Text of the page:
MotoGP is experiencing an atypical season in 2020. With Marc Márquez out of action after fracturing his right arm at the Spanish GP, at the opening of the championship, the premier class was left without a clear leader and, week after week, surprises with results each time most unexpected.
With the first half of the season completed, there are six different winners: Fabio Quartararo, Brad Binder, Andrea Dovizioso, Miguel Oliveira, Franco Morbidelli and Maverick Viñales – four of them unpublished. In addition, 12 drivers have been on the podium this year, with Valentino Rossi, Johann Zarco, Joan Mir, Jack Miller, Pol Espargaró and Francesco Bagnaia joining the six winners.
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However, the high number of dropouts is also noteworthy. So far, only Dovizioso, Takaaki Nakagami, Álex Márquez and Bradley Smith have completed all races, with only the first two scoring in all stages and only the Japanese LCR Honda making seven appearances in the top 10.
In a scenario like this, Dovizioso completes the championship part in the lead, with 84 points, just one more than Quartararo and Viñales, second and third, respectively. In a good phase, Mir is also close, with only four points less than the leader.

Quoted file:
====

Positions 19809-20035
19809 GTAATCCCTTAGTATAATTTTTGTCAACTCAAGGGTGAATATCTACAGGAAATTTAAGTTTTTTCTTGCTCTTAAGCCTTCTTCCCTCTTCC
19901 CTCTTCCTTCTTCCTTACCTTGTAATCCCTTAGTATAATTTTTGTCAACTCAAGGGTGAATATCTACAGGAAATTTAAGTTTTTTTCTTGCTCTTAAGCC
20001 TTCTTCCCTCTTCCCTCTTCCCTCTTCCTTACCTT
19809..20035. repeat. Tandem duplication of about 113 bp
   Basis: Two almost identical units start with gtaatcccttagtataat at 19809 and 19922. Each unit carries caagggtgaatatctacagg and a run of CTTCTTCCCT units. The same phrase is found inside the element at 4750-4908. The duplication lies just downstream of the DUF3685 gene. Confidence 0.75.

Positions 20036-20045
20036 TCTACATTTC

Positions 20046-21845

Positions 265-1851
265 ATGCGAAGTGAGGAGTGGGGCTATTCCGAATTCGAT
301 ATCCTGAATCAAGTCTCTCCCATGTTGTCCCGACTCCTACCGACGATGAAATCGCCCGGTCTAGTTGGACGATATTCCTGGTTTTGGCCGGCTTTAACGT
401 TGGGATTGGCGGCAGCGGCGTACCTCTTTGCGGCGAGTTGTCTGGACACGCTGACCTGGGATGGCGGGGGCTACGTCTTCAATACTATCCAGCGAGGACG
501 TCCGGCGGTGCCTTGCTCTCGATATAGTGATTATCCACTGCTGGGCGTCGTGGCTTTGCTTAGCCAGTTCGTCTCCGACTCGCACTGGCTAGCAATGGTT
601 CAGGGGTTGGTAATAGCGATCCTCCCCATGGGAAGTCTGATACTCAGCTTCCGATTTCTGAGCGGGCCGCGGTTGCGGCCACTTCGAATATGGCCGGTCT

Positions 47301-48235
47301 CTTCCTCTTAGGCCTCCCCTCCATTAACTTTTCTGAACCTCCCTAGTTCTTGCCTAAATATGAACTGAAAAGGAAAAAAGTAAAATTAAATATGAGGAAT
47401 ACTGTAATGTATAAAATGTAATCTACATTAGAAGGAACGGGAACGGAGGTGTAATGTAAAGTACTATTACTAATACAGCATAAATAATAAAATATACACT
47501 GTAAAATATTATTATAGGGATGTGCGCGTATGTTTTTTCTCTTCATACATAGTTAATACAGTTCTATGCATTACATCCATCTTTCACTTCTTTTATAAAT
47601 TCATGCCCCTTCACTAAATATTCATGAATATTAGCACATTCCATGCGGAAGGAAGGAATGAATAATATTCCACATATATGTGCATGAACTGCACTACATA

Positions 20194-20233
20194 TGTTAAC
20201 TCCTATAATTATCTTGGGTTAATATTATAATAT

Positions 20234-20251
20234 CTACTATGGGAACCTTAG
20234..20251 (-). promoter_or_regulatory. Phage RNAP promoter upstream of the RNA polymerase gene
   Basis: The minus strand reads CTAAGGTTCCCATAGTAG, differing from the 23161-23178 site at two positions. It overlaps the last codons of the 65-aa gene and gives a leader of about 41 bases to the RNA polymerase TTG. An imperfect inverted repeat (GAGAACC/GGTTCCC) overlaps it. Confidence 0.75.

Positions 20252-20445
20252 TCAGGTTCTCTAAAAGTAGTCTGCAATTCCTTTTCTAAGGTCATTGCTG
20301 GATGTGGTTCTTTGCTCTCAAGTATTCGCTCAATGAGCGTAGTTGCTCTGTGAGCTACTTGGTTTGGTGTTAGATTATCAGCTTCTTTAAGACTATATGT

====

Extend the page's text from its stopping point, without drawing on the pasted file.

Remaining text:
In the MotoGP era, which replaced the 500cc class in 2002, Forli’s Italian score is considerably lower than the average. In the 18 previous championships, the competitors reached the seventh stage with about 140.5 points. Therefore, an average 1.6 times higher than the points added by the Ducati driver so far.
This is also the first time in 34 years that a driver leads the championship with 84 points after seven stages. In 1986, Eddie Lawson made it to the Belgian GP with that score, just ten goals ahead of Randy Mamola. The Californian from Upland, in fact, won that year the second of the four titles.
The previous year, Freddie Spencer arrived at the Dutch GP, the seventh stop of the competition, with only 81 points, seven more than Lawson, the then vice-leader. It was the year of the double championship of ‘Fast Freddie’ in the 500cc.
Between 1977 and 1987, however, the main category of the Motorbike World Championship had a different scoring system, in which the winner added only 15 points, against the 25 in force since 1993. At that time, only the top ten scored, on the contrary today, where every top-5 brand.